Cobb, T. (2012). Web Vocabprofile. http://www.lextutor.ca/vp/, an adaptation of Heatley, Nation, & Coxhead’s (2002) Range.Google Scholar
Cutler, A., & Butterfield, S. (1992). Rhythmic cues to speech segmentation: Evidence from juncture misperception. Journal of Memory and Language, 31, 218236.CrossRefGoogle Scholar
DeKeyser, R. M. (2013). Age effects in second language learning: Stepping stones toward better understanding. Language Learning, 63, 5267. https://doi.org/10.1111/j.1467-9922.2012.00737.x.CrossRefGoogle Scholar
Derwing, T. M., & Munro, M. J. (2013). The development of L2 oral language skills in two L1 groups: A 7-year study. Language Learning, 63, 163185. https://doi.org/10.1111/lang.12000.CrossRefGoogle Scholar
Díaz, B., Erdocia, K., de Menezes, R. F., Mueller, J. L., Sebastián-Gallés, N., & Laka, I. (2016). Electrophysiological correlates of second-language syntactic processes are related to native and second language distance regardless of age of acquisition. Frontiers in Psychology, 7. https://doi.org/10.3389/fpsyg.2016.00133.CrossRefGoogle ScholarPubMed
Doughty, C. J. (2019). Cognitive language aptitude. Language Learning, 69, 101126. https://doi.org/10.1111/lang.12322.CrossRefGoogle Scholar
Ellis, N. C. (2006). Language acquisition as rational contingency learning. Applied Linguistics, 27, 124. https://doi.org/10.1093/applin/ami038.CrossRefGoogle Scholar
Faretta-Stutenberg, M., & Morgan-Short, K. (2018). The interplay of individual differences and context of learning in behavioral and neurocognitive second language development. Second Language Research, 34, 67101. https://doi.org/10.1177/0267658316684903.CrossRefGoogle Scholar
Flege, J. E. (2009). Give input a chance! In Piske, T. & Young-Scholten, M. (Eds.), Input matters in SLA (pp. 175190). Multilingual Matters.Google Scholar
Flege, J. E., Munro, M., & MacKay, I. R. A. (1995). Factors affecting degree of perceived foreign accent in a second language. Journal of the Acoustical Society of America, 97, 31253134.CrossRefGoogle Scholar
Flege, J. E., Takagi, N., & Mann, V. (1996). Lexical familiarity and English-language experience affect Japanese adults’ perception of /r/ and /l/. Journal of Acoustical Society of America, 99, 11611173.CrossRefGoogle Scholar
Freed, B. F., Segalowitz, N., & Dewey, D. P. (2004). Context of learning and second language fluency in French: Comparing regular classroom, study abroad, and intensive domestic immersion programs. Studies in Second Language Acquisition, 26, 275301.CrossRefGoogle Scholar
Georgiou, G. K., Protopapas, A., Papadopoulos, T. C., Skaloumbakas, C., & Parrila, R. (2010). Auditory temporal processing and dyslexia in an orthographically consistent language. Cortex, 46, 13301344. https://doi.org/10.1016/j.cortex.2010.06.006.CrossRefGoogle Scholar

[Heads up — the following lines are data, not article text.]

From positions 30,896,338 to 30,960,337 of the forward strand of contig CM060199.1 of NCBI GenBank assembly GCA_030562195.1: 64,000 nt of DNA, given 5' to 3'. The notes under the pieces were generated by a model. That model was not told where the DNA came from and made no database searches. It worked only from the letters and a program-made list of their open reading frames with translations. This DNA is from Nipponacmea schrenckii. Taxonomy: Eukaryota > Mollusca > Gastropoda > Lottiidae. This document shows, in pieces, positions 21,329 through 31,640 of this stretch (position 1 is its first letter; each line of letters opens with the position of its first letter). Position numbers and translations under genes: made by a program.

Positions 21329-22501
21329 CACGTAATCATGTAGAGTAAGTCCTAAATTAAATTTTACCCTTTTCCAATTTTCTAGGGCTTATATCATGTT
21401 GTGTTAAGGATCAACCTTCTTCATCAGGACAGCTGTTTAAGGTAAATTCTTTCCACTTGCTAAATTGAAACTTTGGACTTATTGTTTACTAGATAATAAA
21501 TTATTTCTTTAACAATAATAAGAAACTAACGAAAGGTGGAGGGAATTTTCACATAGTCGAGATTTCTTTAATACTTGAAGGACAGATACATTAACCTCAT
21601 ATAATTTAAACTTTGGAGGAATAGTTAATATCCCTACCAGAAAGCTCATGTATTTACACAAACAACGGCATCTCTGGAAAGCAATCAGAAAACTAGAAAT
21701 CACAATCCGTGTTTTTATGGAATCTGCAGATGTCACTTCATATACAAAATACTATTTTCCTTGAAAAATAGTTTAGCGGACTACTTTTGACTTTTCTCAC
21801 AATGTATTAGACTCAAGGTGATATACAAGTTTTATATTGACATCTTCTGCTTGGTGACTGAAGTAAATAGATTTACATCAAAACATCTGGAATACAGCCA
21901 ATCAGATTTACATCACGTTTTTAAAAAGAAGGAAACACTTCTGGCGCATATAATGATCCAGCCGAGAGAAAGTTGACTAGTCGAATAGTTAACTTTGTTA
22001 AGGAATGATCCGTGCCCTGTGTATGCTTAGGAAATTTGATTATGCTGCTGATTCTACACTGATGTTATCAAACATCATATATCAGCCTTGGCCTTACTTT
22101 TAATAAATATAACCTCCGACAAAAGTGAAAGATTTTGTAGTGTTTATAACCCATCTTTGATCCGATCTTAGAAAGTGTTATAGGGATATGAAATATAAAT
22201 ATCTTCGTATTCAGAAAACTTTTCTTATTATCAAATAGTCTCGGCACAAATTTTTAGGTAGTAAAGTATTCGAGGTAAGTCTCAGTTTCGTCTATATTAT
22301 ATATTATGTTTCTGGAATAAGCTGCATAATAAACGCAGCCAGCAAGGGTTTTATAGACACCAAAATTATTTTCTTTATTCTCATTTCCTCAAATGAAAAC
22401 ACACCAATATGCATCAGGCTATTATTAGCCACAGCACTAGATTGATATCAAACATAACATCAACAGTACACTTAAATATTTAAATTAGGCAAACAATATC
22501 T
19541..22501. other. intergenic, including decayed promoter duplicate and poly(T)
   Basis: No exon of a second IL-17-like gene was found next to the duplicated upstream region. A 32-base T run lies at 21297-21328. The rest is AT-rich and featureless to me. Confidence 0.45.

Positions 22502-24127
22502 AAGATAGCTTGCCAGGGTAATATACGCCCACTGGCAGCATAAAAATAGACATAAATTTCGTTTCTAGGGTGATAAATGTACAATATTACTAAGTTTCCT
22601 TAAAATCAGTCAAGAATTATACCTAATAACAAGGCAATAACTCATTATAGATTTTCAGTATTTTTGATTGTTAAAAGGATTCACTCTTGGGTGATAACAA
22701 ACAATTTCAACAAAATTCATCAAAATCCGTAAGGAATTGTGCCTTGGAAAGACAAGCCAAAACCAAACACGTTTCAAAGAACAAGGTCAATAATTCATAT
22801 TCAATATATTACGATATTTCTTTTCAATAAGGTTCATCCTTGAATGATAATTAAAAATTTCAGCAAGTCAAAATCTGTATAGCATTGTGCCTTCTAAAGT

Gibson, L. Y., Hogben, J. H., & Fletcher, J. (2006). Visual and auditory processing and component reading skills in developmental dyslexia. Cognitive Neuropsychology, 23, 621642. https://doi.org/10.1080/02643290500412545.CrossRefGoogle ScholarPubMed
Godfroid, A., Loewen, S., Jung, S., Park, J. H., Gass, S., & Ellis, R. (2015). Timed and untimed grammaticality judgments measure distinct types of knowledge: Evidence from eye-movement patterns. Studies in Second Language Acquisition, 37, 269297. https://doi.org/10.1017/S0272263114000850.CrossRefGoogle Scholar
Goswami, U., Wang, H. L. S., Cruz, A., Fosker, T., Mead, N., & Huss, M. (2011). Language-universal sensory deficits in developmental dyslexia: English, Spanish, and Chinese. Journal of Cognitive Neuroscience, 23, 325337. https://doi.org/10.1162/jocn.2010.21453.CrossRefGoogle Scholar
Halliday, L. F., & Bishop, D. V. M. (2006). Is poor frequency modulation detection linked to literacy problems? A comparison of specific reading disability and mild to moderate sensorineural hearing loss. Brain and Language, 97, 200213. https://doi.org/10.1016/j.bandl.2005.10.007.CrossRefGoogle ScholarPubMed
Hamrick, P., Lum, J. A. G., & Ullman, M. T. (2018). Child first language and adult second language are both tied to general-purpose learning systems. Proceedings of the National Academy of Sciences, 115, 14871492. https://doi.org/10.1073/PNAS.1713975115.CrossRefGoogle ScholarPubMed
Hornickel, J., & Kraus, N. (2013). Unstable representation of sound: A biological marker of dyslexia. Journal of Neuroscience, 33, 35003504. https://doi.org/10.1523/JNEUROSCI.4205-12.2013.CrossRefGoogle ScholarPubMed
Jasmin, K., Dick, F., Holt, L. L., & Tierney, A. (2020). Tailored perception: Individuals’ speech and music perception strategies fit their perceptual abilities. Journal of Experimental Psychology: General, 149, 914.CrossRefGoogle ScholarPubMed
Johnson, D. M., Watson, C. S., & Jensen, J. K. (1987). Individual differences in auditory capabilities. I. Journal of the Acoustical Society of America, 81, 427438. https://doi.org/10.1121/1.394907.CrossRefGoogle Scholar
Kachlicka, M., Saito, K., & Tierney, A. (2019). Successful second language learning is tied to robust domain-general auditory processing and stable neural representation of sound. Brain and Language, 19, 215–24. https://doi.org/10.1016/j.bandl.2019.02.004Google Scholar
Kempe, V., Thoresen, J. C., Kirk, N. W., Schaeffler, F., & Brooks, P. J. (2012). Individual differences in the discrimination of novel speech sounds: Effects of sex, temporal processing, musical and cognitive abilities. PLoS ONE, 7, e48623. https://doi.org/10.1371/journal.pone.0048623.CrossRefGoogle ScholarPubMed
Kidd, G. R., Watson, C. S., & Gygi, B. (2007). Individual differences in auditory abilities. The Journal of the Acoustical Society of America, 122, 418435. https://doi.org/10.1121/1.2743154.CrossRefGoogle ScholarPubMed